When launch day arrived, Morgan sent out emails to her audience and posted on Instagram and Facebook, providing direct links to the new products. She followed her usual launch method, sending emails on the first day and a few days later to her engaged audience. She spent that week talking about the collection nonstop on social media, and contrary to what she might have thought, no one seemed to get tired of it.



By the end of the first two days, Thursday and Friday, she sold about $1,000 worth of the collection. By the middle of the next week, one of the styles was completely sold out.



She quickly ordered more charms to keep up with the demand. The collection was limited edition and lasted for about a week and a half, leaving only about five pieces of one style by the end.

Throughout this period, Morgan continuously posted and emailed her audience, and everyone remained excited. She made sales every day, and the constant communication made her customers feel a sense of ownership and excitement about the collection. 

One Focus, Big Results

Even though Morgan spent a good part of half the month focusing on this one launch, the impact on her sales was significant. If she had spread her efforts over multiple products, promoting different items each week, the results wouldn’t have been the same. She estimated that the focused campaign probably resulted in about a 50% increase in sales compared to a normal week. Selling that many of just one collection was more effective and easier, too, as she didn’t have to constantly switch gears and think about new things to promote.

Morgan found that having a clear focus made it simpler to come up with clever ways to talk about the product. She realized that she could have added more touches, like sending an email a couple of days before the launch, offering a sneak peek 24 hours early, which could have heightened anticipation even more.


Morgan’s biggest takeaway was recognizing the value of her audience’s feedback. Initially, she was nervous about bothering people, but she discovered that customers love being involved and offering their opinions. This interaction created a sense of fun and connection.


Morgan points out that none of her promotional content included her face. Despite this, her customers still felt very connected. She did one face-to-camera story during the launch, announcing that they were almost sold out, which added a personal touch without being overwhelming.

Morgan is now a true believer that engaging with your audience doesn’t have to be intimidating. Simple graphics created in Canva or straightforward posts can be just as effective.


You don’t need to dance on TikTok or share every aspect of your life; maintaining a genuine connection through simple, consistent communication is key.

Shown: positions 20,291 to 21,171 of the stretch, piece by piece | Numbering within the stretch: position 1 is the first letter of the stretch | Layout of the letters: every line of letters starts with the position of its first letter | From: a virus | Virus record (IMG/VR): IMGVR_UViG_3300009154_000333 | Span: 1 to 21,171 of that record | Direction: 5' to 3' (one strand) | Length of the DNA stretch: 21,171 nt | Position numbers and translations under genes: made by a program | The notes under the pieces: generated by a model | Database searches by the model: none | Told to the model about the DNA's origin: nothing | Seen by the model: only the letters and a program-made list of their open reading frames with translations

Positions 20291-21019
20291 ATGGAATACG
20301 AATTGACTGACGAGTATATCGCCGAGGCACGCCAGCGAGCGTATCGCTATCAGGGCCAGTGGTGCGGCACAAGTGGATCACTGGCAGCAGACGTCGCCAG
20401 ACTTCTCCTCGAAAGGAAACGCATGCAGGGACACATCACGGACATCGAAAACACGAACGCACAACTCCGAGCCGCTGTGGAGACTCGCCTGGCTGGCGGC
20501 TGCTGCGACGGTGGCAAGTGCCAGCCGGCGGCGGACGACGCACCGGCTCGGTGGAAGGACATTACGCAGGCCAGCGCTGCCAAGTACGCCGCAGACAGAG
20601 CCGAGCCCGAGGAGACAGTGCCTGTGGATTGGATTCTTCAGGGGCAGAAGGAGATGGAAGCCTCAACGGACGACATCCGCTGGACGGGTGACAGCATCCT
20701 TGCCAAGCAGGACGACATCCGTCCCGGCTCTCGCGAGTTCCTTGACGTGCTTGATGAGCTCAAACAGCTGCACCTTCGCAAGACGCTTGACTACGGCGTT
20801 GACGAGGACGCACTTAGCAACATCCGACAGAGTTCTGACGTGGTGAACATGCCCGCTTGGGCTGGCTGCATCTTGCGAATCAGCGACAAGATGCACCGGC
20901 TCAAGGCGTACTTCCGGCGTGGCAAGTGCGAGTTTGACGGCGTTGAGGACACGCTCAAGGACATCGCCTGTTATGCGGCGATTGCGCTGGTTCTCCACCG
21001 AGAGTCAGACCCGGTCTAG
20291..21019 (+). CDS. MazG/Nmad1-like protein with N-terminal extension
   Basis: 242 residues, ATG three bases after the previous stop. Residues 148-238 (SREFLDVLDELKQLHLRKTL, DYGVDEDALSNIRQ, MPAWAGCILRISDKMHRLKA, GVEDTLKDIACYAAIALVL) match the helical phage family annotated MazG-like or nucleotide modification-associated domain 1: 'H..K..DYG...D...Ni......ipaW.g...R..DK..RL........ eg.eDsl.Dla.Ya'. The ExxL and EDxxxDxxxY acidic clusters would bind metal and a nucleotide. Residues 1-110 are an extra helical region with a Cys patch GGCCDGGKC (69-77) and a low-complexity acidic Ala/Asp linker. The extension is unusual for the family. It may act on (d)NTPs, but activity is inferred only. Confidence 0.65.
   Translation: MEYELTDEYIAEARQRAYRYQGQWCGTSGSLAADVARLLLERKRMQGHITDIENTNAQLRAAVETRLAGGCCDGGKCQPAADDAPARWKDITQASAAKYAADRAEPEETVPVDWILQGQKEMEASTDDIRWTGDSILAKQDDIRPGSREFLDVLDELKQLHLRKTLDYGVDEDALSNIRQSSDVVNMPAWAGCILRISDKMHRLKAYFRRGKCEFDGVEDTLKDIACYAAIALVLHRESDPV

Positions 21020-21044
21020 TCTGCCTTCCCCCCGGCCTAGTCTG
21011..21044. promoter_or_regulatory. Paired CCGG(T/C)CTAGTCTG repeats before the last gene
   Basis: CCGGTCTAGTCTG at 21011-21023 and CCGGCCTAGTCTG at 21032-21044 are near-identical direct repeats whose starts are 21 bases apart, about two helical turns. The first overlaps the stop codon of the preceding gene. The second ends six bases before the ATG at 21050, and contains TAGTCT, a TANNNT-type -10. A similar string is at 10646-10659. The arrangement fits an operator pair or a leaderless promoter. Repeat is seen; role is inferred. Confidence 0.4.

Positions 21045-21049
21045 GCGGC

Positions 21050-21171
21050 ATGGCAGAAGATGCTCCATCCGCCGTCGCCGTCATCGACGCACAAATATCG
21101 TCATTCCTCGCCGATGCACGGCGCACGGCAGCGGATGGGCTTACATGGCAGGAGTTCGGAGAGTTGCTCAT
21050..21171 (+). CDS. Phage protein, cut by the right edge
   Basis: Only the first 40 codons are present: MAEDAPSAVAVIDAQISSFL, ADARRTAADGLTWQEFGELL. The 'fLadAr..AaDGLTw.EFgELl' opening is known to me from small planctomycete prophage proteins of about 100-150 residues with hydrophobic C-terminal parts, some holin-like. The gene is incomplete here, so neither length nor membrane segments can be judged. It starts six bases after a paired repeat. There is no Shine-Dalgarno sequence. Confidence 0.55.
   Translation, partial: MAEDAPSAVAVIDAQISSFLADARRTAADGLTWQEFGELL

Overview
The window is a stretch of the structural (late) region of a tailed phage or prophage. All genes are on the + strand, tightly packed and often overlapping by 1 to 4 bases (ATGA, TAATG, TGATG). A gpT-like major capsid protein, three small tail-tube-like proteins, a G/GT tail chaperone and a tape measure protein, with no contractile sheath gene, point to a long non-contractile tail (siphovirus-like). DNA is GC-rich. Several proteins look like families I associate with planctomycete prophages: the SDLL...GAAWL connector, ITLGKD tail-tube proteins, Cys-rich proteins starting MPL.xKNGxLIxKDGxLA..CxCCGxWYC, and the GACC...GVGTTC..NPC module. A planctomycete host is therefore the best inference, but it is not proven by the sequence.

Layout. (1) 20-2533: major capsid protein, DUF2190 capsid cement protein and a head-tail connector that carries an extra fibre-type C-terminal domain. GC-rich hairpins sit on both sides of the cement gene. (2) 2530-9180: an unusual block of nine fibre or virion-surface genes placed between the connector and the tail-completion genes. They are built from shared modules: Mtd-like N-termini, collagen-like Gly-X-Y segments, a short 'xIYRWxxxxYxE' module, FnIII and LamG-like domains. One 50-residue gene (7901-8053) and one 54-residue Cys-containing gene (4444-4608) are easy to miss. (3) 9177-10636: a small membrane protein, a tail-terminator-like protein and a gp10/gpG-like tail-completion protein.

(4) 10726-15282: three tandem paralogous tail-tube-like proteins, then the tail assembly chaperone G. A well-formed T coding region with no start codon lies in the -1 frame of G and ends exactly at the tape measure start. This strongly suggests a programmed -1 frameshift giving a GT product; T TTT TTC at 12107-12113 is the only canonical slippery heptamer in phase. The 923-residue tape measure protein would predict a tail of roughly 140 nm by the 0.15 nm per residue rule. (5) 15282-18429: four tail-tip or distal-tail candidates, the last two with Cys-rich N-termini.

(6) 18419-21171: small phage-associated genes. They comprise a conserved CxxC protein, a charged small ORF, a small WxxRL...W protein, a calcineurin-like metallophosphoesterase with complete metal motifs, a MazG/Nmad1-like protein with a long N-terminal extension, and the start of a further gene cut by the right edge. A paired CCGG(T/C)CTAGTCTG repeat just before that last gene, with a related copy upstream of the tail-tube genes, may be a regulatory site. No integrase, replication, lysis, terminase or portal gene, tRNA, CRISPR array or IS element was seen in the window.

Beyond New Products

What’s great about this strategy is that it isn’t just limited to new products. In fact Morgan is currently working on a spring sale and is in the pre-launch phase. She’s getting customers to comment to join the pre-launch list, allowing them to shop early. This technique involves getting people on an early bird list. This time, she’s incorporating the ManyChat app to collect emails as well. Without spending any money, she has so far received about 55 comments on one post (which translates to 55 organic emails in just three days).

Morgan says you can even use this launch technique to pull things out of the vault, such as past products, and relaunch them with a new pre-launch strategy. The core principle is building your audience, generating awareness, getting people to click through and engage with your site, and ultimately driving sales. She emphasizes that a pre-launch is essential for any kind of launch. It builds excitement and ensures that people are aware and engaged before the official announcement. She has even found that even those who miss the pre-launch still benefit from the overall buzz and engagement it creates. 

Making It Happen: Engage, Launch, Repeat

Morgan’s success confirms that customer interaction during the pre-launch phase is crucial for achieving sales success. While it’s a bit more work up front, once you see what resonates with your audience, it becomes much easier to create new content. Plus, you can always recycle the posts that performed well. So, it starts with a bit of work, but it becomes a lot easier over time, reducing the mental load as you go.

You can connect with Morgan and see her work at or follow her on Instagram and Facebook @foterrajewelry


Check out Morgan’s website:

Nicholas’s strategy to fund his launch with pre-orders will make you watch twice!